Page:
When a child meets a stranger, his/her first thought is, ‘I don’t know who you are or what you want, so I want to stay close to my mother.’ According to doctors, fear of strangers is healthy. Parents need to understand that children should not go to people they don’t know. The only problem here is when your child is scared of family friends and relatives. Here again, parents need to understand and not push him/her to accept your decision of trust. Rather, let them gradually build their own trust towards your friends and relatives. Give them time to get to know the person before expecting him/her to interact and be friendly to them. If your child is shy, let your friends and relatives know that it might take some time for your child to feel friendly towards them. Another fear that your child might show is that of separation from you. They are worried that you might not return.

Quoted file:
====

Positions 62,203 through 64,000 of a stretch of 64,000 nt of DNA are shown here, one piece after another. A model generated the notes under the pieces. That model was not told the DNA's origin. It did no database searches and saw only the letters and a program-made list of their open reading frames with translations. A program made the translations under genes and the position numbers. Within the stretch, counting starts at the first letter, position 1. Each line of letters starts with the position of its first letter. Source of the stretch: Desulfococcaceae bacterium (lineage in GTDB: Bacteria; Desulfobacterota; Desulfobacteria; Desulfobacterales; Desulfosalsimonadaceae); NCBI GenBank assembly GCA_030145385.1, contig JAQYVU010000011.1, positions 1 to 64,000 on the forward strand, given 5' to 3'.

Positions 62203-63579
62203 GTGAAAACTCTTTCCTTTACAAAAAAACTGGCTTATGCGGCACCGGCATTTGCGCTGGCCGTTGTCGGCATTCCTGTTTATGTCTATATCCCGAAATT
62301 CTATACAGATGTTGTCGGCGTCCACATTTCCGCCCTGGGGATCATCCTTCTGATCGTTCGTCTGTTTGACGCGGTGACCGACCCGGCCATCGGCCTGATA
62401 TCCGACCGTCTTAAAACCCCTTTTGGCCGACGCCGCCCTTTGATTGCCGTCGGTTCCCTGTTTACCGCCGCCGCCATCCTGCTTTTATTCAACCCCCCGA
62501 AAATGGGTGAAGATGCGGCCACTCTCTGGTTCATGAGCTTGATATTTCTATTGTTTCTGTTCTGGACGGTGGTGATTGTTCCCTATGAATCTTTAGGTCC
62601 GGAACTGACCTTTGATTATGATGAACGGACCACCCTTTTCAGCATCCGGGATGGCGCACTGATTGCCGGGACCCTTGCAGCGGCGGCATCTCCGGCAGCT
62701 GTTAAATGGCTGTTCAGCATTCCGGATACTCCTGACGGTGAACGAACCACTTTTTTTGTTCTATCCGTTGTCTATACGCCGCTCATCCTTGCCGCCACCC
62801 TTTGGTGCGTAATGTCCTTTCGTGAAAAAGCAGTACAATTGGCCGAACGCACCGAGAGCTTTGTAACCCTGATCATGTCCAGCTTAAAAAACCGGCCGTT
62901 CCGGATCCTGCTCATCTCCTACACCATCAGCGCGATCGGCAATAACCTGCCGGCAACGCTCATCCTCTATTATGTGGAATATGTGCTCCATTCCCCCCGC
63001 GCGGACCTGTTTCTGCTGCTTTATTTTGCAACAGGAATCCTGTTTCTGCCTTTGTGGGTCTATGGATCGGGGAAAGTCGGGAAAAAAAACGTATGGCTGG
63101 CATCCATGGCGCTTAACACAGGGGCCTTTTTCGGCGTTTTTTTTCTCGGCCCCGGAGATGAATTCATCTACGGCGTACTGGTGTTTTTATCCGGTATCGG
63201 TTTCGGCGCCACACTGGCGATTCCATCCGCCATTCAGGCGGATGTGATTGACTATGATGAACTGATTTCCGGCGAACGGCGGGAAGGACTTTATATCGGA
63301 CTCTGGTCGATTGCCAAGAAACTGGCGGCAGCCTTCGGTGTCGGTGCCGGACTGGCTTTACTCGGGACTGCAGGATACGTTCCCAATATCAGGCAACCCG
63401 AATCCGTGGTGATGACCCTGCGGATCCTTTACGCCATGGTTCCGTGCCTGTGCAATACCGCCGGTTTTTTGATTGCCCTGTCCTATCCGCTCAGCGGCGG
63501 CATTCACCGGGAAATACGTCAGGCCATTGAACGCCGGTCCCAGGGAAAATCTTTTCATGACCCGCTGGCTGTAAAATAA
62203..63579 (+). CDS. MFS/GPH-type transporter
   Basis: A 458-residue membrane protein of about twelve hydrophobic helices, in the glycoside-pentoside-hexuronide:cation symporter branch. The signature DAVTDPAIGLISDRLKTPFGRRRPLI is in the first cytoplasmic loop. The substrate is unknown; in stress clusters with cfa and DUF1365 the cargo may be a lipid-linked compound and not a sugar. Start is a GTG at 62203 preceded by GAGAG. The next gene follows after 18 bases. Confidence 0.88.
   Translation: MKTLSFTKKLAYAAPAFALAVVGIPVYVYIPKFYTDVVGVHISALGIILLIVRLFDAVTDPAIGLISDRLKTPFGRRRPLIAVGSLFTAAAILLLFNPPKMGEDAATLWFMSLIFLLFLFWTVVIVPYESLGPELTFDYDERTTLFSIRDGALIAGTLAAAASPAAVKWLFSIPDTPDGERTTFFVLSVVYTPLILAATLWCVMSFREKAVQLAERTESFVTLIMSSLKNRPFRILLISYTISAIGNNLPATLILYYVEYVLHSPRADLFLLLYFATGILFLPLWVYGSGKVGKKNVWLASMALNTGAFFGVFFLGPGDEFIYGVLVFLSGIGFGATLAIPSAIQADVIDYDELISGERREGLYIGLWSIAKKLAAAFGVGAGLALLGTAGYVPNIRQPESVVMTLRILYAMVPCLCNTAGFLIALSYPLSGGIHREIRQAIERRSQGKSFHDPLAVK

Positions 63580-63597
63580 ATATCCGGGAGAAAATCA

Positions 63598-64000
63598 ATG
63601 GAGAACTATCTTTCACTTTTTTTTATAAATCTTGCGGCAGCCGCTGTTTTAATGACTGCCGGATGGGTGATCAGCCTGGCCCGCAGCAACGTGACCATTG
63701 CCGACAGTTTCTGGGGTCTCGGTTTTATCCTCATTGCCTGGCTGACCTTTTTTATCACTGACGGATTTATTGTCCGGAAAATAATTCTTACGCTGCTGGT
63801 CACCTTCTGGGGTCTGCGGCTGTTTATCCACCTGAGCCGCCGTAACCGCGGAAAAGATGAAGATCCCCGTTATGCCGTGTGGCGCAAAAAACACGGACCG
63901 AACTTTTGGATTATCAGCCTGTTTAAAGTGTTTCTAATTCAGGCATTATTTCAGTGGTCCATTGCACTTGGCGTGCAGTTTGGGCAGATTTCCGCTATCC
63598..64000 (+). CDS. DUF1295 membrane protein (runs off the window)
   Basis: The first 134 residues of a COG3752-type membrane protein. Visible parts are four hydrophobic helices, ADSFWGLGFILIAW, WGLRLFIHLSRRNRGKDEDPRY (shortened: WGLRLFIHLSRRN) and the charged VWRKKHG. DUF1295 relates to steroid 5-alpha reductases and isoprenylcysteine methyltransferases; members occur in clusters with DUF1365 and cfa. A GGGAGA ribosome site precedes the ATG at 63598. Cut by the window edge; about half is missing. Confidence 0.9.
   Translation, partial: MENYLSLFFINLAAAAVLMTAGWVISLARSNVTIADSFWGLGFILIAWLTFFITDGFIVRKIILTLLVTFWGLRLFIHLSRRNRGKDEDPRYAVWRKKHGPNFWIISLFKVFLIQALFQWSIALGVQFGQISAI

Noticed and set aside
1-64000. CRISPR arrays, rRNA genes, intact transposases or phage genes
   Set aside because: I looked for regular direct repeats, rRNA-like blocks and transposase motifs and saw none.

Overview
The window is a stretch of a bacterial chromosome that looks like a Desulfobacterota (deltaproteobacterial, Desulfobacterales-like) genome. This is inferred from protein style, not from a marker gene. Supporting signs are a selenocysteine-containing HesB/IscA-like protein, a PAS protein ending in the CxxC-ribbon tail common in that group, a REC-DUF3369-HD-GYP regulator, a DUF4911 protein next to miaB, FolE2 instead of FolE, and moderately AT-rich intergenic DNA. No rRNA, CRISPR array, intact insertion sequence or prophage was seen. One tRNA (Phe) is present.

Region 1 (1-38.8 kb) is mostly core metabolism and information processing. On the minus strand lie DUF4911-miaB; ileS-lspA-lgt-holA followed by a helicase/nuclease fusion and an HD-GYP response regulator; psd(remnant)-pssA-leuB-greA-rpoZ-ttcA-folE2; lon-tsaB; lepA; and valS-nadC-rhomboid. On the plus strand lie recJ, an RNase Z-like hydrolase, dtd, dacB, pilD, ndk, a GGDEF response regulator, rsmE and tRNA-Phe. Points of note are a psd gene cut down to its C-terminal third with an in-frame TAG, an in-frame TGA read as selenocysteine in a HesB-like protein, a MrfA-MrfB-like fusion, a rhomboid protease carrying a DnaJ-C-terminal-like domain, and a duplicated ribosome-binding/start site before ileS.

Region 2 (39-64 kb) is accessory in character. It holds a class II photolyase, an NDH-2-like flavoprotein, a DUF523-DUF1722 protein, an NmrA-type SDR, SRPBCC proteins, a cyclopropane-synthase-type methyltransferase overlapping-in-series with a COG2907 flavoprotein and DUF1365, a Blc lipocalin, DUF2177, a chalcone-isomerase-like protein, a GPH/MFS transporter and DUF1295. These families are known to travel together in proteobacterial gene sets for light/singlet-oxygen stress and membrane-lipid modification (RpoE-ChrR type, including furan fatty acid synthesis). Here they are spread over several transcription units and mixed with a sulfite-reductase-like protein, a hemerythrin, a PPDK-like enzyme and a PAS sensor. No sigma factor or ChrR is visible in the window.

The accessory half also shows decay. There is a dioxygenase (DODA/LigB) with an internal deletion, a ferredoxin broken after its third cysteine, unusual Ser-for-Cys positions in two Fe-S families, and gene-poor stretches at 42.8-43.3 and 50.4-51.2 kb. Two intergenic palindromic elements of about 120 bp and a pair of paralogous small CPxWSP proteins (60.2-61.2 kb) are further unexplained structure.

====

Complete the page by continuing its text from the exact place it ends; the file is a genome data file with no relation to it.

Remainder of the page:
Fear of separation
It is normal for children to be scared of separation. Along with this, they are also afraid of being alone. Hence, it is always a good idea to establish a healthy goodbye routine each time you leave him/her. Young children are also afraid of masks, costumes, and mascots. This is also linked to feelings of insecurity and fear of the unknown. Make a habit of never forcing your child to interact with someone s/he feels uncomfortable with. Consider having people in costumes remove their masks to reassure him/her there is a friendly face under the mask. Apart from this, children are also afraid of doctors and dentists. This is also a fear of unknown and association of the location with pain. Parents' way out of this situation is to prepare their child in advance, for the type of procedures s/he will experience and offer a small reward for his/her cooperation with medical procedures. Don’t forget to congratulate your child on being brave and strong, once the doctor’s visit is over.